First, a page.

We call ourselves the Actual Justice Task Team.
We began as the Innocence Commission Task Team. Having been scandalized by first degree murder convictions of two African American men who appeared to us to be clearly innocent, the late Rev. Fred Anderson and I, with permission from the Historic Massachusetts Conference UCC Board of Directors, put together a task team committed to form an advisory commission to the legislature. The Innocence Commission would recommend the passage of legislation that would make it less likely that innocent people would be convicted.
Representative Ben Swan of Springfield introduced our legislation, as did, later, Representative Paul Heroux of Attleboro. It was there for three sessions of the legislature. We met monthly, we spoke at the mandatory hearings of the legislature, we conducted Super Saturday workshops, we had tables at many Conference gatherings, we spoke at criminal justice meetings, we spoke at a labor-legislative meeting, and reached out to whoever would listen. Finally, our friend Senator William Brownsberger of Belmont said, convincingly, in his opinion such a commission would be taken over by forces that didn’t want progress. And so we are now the Actual Justice Task Team.
What is our present mission?
Many are familiar with Amos 5:24, quoted by Dr. Martin Luther King, Jr., in his 1963 “I Have a Dream” speech: “Let justice roll down like waters, and righteousness like an everflowing stream”. But what is biblical justice? An example can be found in Jeremiah 22:16-17, in which the prophet berates King Jehoiakim of Judah, comparing him to his father Josiah: “He judged the cause of the poor and needy; then it was well. Is this not to know me? says the Lord. But your eyes and heart are only on your dishonest gain, for shedding innocent blood and for practicing oppression and violence.”
We are confronted with a choice here. Is justice to support the poor in their needs, like Josiah, or to practice oppression and violence on the innocent? As Christians, we don’t have to be told the answer. Unfortunately, we on the Actual Justice Task Team believe that with 5% of the world’s population and 25% of the world’s inmates, we are too much like Jehoiakim and too little like Josiah, albeit America's violence is not so much physical as the psychological and spiritual pain of separation from society.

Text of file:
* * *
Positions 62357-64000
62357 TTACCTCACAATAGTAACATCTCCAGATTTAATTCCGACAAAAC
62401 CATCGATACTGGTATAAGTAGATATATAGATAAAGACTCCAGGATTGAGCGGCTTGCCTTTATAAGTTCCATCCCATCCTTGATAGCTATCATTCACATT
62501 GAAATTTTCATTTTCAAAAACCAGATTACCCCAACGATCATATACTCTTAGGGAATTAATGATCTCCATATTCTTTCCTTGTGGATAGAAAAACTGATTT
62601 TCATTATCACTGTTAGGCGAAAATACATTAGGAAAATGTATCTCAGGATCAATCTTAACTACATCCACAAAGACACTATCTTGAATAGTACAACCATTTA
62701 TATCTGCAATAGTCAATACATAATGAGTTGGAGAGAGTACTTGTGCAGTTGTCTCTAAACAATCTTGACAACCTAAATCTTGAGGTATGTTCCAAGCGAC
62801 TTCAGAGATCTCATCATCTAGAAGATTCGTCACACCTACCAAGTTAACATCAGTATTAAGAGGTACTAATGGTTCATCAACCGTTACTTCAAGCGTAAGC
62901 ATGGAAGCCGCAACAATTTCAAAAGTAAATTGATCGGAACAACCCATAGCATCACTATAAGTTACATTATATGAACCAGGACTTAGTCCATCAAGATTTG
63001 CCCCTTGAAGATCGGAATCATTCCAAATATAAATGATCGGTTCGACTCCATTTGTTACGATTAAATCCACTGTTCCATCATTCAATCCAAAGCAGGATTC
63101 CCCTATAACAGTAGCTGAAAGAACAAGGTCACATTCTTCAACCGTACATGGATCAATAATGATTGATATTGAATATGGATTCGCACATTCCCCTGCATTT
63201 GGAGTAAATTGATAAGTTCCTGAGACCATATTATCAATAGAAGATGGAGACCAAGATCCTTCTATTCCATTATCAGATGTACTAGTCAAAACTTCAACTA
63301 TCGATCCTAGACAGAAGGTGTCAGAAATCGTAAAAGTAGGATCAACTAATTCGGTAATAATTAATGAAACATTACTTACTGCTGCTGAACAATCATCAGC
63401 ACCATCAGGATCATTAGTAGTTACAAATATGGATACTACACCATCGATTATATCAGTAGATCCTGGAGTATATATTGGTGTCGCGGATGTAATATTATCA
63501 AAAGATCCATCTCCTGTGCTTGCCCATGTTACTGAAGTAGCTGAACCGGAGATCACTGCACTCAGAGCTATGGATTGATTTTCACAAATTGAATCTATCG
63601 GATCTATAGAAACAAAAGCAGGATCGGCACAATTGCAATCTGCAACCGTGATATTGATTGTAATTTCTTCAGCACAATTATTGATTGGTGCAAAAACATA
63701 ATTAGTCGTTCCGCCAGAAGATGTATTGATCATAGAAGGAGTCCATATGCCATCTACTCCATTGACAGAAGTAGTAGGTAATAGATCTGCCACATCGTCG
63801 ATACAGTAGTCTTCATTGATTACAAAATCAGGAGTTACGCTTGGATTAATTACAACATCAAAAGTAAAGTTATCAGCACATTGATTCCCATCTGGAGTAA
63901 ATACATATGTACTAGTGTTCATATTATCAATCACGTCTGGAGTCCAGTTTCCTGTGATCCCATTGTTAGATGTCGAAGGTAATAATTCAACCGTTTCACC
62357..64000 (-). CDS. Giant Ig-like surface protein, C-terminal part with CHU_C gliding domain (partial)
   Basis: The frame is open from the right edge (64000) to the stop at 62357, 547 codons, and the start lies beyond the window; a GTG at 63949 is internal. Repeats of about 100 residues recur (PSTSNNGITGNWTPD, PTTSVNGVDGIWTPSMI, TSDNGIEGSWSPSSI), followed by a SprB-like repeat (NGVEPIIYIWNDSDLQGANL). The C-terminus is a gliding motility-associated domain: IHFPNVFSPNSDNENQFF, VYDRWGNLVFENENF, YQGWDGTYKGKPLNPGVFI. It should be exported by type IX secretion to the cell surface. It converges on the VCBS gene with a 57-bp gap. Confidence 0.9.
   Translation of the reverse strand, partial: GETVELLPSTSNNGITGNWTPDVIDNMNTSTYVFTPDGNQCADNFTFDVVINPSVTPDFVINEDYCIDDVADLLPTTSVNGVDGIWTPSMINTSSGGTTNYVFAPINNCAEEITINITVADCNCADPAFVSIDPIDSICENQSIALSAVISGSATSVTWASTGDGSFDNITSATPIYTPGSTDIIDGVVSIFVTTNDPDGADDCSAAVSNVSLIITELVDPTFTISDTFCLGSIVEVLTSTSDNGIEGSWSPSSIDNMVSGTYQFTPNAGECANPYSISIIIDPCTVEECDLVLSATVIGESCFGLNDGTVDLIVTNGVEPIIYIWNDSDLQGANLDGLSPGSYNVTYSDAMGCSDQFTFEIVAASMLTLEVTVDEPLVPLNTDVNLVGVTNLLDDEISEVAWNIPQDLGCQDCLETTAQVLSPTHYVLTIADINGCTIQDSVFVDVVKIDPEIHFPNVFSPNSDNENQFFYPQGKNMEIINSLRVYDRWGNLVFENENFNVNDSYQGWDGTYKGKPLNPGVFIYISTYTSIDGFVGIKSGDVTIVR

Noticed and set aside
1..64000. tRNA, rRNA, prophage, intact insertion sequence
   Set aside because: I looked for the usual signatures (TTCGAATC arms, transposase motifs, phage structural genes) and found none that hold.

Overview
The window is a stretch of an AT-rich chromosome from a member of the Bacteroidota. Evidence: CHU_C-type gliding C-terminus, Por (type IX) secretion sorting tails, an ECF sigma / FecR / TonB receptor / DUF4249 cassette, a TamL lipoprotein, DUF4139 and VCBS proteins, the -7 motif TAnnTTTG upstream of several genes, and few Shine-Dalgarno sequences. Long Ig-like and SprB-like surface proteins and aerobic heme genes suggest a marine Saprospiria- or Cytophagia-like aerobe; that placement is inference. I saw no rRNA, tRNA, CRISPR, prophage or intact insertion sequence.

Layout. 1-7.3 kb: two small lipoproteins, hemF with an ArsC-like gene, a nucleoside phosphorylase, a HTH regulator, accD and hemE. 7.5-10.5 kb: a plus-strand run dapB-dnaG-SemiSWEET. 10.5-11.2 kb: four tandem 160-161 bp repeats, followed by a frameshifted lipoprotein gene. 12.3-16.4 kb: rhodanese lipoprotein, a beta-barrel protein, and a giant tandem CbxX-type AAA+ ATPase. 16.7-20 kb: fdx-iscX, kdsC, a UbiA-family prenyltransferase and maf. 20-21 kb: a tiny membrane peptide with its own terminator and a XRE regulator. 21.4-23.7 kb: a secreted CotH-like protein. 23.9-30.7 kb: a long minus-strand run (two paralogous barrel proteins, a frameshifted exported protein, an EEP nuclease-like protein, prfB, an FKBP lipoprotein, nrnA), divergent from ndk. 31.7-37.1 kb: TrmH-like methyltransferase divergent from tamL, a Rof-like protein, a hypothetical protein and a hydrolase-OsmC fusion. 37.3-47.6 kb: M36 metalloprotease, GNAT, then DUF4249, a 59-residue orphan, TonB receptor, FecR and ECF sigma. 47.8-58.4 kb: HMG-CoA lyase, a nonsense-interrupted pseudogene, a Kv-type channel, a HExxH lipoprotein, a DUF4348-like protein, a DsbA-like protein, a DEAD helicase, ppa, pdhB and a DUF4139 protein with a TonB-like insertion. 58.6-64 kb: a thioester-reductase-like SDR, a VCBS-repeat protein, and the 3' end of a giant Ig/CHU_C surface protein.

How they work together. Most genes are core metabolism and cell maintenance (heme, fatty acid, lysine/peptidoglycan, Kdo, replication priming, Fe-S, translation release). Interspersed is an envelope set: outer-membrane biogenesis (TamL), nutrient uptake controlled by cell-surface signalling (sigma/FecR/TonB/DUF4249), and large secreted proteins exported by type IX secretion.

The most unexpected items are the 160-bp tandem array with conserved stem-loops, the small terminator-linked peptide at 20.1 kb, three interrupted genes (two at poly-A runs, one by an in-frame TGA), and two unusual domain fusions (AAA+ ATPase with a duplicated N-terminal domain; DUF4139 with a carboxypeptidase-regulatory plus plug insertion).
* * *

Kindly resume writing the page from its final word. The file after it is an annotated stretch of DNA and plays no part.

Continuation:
So we, as Christians, support actual justice, the justice of our faith, as a corrective for the justice practiced by our country and by our states of Massachusetts, Connecticut, and Rhode Island.
We have recently provided Zoom workshops for Super Saturdays dealing with the issues of life without parole and solitary confinement.
As our Actual Justice Task Team originated in the historic Massachusetts Conference, we are now reaching out, with some success, to the Connecticut and Rhode Island historic conferences. This includes legislation to allow primary caregivers with a jail or prison sentence a house arrest or other arrangement, so that their children will be cared for.
Actual Justice Team Report
The work of our task team is focused on the Massachusetts legislature’s work on criminal justice. Our goal involves releasing people back into the community, preventing their entry into jail or prison, and where appropriate, creating a fairer and more rehabilitative incarceration environment. Our team works with many other advocacy organizations, primarily secular. Some of us belong also to those groups. Making changes in Massachusetts law is not for the faint of heart, and teamwork is essential.
Massachusetts criminal justice work is in response to the mass incarceration of the 1980’s and 1990’s. The words “Racial Justice” need to be uttered only once in our report, because racial injustice is what it’s all about. We are coming out of a situation where the United States, with 5% of the world’s population, has had 25% of the world’s prisoners, placing us off the charts in percentage of residents being locked up. There are two possible causes of that situation. Either our country has the worst people, or the worst laws. I go for the latter, as I hope we all do. Locking up black people especially was the practice of the above ugly decades, so much so that every third African-American male in his twenties experienced incarceration. I commend to you Michelle Alexander’s bestseller, “The New Jim Crow” to learn more.